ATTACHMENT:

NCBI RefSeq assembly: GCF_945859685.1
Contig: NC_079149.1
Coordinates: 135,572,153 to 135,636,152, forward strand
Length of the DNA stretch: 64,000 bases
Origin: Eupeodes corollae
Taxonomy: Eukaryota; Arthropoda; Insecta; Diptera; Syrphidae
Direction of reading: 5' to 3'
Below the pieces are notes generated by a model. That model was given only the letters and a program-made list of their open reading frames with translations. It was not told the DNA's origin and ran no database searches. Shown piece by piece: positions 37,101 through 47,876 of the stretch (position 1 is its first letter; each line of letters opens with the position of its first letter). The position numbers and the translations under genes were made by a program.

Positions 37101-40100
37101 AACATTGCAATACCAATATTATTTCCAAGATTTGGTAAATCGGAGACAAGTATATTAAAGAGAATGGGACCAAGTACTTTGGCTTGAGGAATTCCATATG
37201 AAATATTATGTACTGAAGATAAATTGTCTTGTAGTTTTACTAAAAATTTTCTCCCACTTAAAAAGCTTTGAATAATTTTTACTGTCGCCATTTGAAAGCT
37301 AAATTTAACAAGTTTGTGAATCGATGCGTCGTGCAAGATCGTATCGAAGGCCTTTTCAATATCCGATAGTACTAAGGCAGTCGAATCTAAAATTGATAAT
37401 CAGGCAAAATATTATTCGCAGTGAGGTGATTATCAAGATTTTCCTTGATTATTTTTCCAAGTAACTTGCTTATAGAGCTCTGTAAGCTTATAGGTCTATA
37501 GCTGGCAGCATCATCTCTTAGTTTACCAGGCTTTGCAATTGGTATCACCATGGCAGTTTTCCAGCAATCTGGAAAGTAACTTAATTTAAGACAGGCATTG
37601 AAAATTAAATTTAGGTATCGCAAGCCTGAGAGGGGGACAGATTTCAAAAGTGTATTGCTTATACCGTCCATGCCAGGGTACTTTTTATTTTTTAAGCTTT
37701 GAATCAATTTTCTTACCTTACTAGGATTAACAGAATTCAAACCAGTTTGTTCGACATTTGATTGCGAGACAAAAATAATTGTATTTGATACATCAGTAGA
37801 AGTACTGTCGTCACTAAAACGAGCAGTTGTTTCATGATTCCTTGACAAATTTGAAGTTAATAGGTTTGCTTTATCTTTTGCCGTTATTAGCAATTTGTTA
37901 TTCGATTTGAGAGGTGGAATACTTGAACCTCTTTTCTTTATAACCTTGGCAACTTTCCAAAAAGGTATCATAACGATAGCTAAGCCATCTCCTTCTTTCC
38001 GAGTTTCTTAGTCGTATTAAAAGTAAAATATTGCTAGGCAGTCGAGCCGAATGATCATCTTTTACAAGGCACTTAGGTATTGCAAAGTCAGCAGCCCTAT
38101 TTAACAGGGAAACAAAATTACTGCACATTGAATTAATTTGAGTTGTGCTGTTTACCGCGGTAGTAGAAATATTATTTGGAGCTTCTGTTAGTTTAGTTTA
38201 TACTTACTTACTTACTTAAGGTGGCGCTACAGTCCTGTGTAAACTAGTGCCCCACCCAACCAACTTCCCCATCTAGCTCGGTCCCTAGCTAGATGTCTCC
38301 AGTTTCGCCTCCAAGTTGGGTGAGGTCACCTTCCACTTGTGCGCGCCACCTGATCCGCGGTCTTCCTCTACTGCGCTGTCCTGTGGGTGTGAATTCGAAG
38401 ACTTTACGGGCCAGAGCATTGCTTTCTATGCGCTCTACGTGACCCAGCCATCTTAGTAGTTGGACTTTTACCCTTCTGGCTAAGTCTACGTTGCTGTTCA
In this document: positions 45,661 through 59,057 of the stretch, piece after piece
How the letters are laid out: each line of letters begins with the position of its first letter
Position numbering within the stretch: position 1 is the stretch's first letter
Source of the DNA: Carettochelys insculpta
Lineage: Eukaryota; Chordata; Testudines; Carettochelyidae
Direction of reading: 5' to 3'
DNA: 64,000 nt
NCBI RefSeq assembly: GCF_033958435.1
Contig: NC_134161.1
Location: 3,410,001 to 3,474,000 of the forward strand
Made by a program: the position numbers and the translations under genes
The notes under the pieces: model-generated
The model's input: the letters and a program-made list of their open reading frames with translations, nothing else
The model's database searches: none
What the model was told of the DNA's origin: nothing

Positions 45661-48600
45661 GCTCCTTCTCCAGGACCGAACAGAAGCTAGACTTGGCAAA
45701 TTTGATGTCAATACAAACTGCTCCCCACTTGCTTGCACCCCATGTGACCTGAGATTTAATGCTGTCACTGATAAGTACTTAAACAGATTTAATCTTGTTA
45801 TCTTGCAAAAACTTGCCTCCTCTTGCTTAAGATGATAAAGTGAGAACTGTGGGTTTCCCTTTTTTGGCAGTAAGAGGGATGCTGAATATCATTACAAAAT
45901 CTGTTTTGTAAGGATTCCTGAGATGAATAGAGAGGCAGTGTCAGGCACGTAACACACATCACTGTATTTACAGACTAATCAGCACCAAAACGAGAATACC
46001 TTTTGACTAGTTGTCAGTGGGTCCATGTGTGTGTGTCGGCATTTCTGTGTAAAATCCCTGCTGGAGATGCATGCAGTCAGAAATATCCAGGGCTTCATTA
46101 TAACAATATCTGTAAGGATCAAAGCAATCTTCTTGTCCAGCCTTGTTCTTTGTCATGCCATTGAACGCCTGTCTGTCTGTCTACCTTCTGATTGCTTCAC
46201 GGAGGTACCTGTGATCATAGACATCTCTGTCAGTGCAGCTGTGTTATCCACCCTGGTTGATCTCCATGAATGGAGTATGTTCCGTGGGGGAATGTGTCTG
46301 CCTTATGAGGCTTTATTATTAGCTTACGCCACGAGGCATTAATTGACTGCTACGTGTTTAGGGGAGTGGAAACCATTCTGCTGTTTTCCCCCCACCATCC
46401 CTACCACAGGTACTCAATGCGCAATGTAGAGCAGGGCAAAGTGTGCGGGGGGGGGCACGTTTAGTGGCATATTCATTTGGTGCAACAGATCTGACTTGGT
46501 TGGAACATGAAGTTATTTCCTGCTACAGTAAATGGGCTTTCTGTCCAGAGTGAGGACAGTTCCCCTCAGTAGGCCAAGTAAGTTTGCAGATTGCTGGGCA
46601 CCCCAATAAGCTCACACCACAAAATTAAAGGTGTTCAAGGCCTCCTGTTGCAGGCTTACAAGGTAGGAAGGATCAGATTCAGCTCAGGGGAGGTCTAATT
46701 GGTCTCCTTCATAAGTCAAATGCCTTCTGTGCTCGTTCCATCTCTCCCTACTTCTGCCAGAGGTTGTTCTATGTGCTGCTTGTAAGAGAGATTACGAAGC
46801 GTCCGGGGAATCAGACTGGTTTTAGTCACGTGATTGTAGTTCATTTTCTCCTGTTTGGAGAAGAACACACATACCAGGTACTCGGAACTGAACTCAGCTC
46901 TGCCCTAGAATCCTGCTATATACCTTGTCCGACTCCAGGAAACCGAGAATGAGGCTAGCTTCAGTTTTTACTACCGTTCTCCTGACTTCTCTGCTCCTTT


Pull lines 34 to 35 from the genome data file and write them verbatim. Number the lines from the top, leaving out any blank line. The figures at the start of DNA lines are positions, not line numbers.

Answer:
Made by a program: the position numbers and the translations under genes
The notes under the pieces: model-generated